India Insight

from Pakistan: Now or Never?:

China, Pakistan and India

 

According to Pakistani newspaper the Daily Times, Pakistan's decision to crack down on the Jammat-ud-Dawa, the charity linked to the Laskhar-e-Taiba, came as the result of pressure from China. Jammat-ud-Dawa was blacklisted by a UN Security Council committee this week.

The Daily Times noted that earlier attempts to target the Jamaat-ud-Dawa at the Security Council had been vetoed by China. "It is the Chinese “message” that has changed our mind. The Chinese did not veto the banning of Dawa on Wednesday, and they had reportedly told Islamabad as much beforehand, compelling our permanent representative at the UN to assert that Pakistan would accept the ban if it came," the newspaper said. "One subliminal message was also given to Chief Minister Punjab, Mr Shehbaz Sharif, during his recent visit to China, and the message was that Pakistan had to seek peace with India or face change of policy in Beijing. Once again, it is our friend China whose advice has been well taken..."

This is intriguing, all the more so given how much attention has has been focused on what the United States has been doing to lean on Pakistan to curb militant groups blamed by India for the attacks on Mumbai.  So what has been going on? Has China, with its growing economic power, become a pivotal player in global diplomacy even as the United States continues to hog the limelight?

We've always known that China has had a major role in South Asia. But in the past it was a seen as the ultimate all-weather ally of Pakistan, to be used if necessary against India, with which it has vied for influence in Asia and against which it fought a border war in 1962.  Is this call for peace an example of it taking on a U.S.-style role of regional policeman, as I discussed in a post back in June about India, Pakistan and China?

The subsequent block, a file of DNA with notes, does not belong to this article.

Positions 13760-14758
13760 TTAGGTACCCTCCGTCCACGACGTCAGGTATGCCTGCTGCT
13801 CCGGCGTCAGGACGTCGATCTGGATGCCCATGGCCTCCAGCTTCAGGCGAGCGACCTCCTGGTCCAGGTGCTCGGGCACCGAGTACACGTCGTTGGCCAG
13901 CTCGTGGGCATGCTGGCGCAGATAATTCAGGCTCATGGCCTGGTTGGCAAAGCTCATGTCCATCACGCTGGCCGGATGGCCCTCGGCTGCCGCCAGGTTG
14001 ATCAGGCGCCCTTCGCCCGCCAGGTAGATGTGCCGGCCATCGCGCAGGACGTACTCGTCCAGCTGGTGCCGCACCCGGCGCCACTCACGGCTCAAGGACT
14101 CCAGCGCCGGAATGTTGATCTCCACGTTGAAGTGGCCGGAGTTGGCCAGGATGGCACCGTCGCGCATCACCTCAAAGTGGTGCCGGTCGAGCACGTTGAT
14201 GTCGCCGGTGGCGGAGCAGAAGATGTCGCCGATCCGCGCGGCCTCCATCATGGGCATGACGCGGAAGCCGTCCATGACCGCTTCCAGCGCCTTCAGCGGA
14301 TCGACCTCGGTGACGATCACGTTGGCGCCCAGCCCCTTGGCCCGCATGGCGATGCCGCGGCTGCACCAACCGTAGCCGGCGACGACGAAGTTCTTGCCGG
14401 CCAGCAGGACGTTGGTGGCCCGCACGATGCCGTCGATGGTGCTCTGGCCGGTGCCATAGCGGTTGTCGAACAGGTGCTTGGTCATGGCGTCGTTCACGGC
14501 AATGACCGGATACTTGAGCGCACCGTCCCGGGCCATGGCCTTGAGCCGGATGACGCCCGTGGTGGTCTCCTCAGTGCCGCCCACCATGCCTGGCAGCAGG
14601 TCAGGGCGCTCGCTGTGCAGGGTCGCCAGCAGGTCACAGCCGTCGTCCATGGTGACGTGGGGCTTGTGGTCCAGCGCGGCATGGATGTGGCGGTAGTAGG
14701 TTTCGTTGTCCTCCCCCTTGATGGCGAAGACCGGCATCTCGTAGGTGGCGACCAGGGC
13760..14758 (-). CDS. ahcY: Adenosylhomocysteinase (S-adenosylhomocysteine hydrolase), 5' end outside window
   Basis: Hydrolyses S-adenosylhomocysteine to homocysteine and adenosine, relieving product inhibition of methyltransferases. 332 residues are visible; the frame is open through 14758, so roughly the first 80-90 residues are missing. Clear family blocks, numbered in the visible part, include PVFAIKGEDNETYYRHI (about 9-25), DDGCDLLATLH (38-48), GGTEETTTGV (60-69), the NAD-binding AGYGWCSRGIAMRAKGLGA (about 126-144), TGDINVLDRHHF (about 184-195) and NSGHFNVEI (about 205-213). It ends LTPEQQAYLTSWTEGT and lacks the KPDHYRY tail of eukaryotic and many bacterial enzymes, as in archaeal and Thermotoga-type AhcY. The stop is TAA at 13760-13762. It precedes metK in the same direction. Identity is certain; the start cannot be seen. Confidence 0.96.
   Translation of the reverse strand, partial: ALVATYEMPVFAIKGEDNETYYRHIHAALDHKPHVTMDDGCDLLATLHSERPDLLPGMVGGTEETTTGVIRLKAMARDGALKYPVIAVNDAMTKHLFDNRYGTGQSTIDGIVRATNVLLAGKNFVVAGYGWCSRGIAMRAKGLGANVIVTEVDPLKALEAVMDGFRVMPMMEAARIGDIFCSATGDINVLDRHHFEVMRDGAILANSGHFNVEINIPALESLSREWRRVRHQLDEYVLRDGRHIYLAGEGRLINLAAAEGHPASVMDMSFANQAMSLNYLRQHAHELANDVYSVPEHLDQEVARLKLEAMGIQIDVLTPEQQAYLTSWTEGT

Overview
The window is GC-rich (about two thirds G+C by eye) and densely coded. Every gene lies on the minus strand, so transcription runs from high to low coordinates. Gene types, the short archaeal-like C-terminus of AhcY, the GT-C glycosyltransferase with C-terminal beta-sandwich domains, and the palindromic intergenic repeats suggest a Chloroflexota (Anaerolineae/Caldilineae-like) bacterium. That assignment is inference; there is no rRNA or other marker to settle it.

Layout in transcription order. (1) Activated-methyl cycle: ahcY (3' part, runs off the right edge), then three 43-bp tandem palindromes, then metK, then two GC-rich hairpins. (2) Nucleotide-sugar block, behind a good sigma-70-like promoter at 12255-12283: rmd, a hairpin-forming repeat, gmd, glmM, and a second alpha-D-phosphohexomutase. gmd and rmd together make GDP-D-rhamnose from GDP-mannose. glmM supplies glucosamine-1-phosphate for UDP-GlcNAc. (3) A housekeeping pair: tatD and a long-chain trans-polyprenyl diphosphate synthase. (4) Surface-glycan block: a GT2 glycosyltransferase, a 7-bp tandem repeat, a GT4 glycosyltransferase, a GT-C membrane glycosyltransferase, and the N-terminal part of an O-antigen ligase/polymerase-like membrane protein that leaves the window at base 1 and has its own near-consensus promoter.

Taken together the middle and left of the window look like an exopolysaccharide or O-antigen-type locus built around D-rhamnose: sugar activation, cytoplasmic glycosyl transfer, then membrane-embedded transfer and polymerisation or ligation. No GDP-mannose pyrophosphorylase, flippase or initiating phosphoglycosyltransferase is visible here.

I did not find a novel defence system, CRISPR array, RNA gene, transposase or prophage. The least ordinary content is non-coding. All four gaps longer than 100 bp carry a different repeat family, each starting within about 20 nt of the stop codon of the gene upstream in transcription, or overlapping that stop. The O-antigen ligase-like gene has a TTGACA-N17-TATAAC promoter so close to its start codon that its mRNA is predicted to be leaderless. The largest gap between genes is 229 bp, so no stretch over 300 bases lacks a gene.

The Times of India quotes Shashi Tharoor as saying that there was a feeling in China that its opposition to India on the issue of terrorism would "no longer be compatible with its being seen as a responsible player in the system''.

from FaithWorld:

Lashkar-e-Taiba’s goals

In the aftermath of the Mumbai massacre, a lot of attention has been focused on the militant Islamist group Lashkar-e-Taiba that has been blamed for the bloodbath. Simon Cameron-Moore, our bureau chief in Islambad, has written an interesting piece on what they've done in recent years. As a religion editor watching this story unfold, I was also curious to know how they think. What kind of religious views do they have? My Google search has turned up an interesting answer.

An article entitled "The Ideologies of South Asian Jihadi Groups" gives a very concise and complete run-down of Lashkar-e-Taiba's thinking (hat tip:Times of India). In today's context, the article's author is just as interesting as its content. An academic at the time he wrote the article in 2005, Husain Haqqani is now Pakistan's ambassador in Washington. He's been in the media quite often arguing that Islamabad did not support Lashkar-e-Taiba even if it was operating in Pakistan. Indian media arent't buying it.

Sorting that out is not my job. I just wanted to note a list of the goals Lashkar-e-Taiba has set for itself. In a publication entitled Why Are We Waging Jihad? that Haqqani cites, the goals are listed as:

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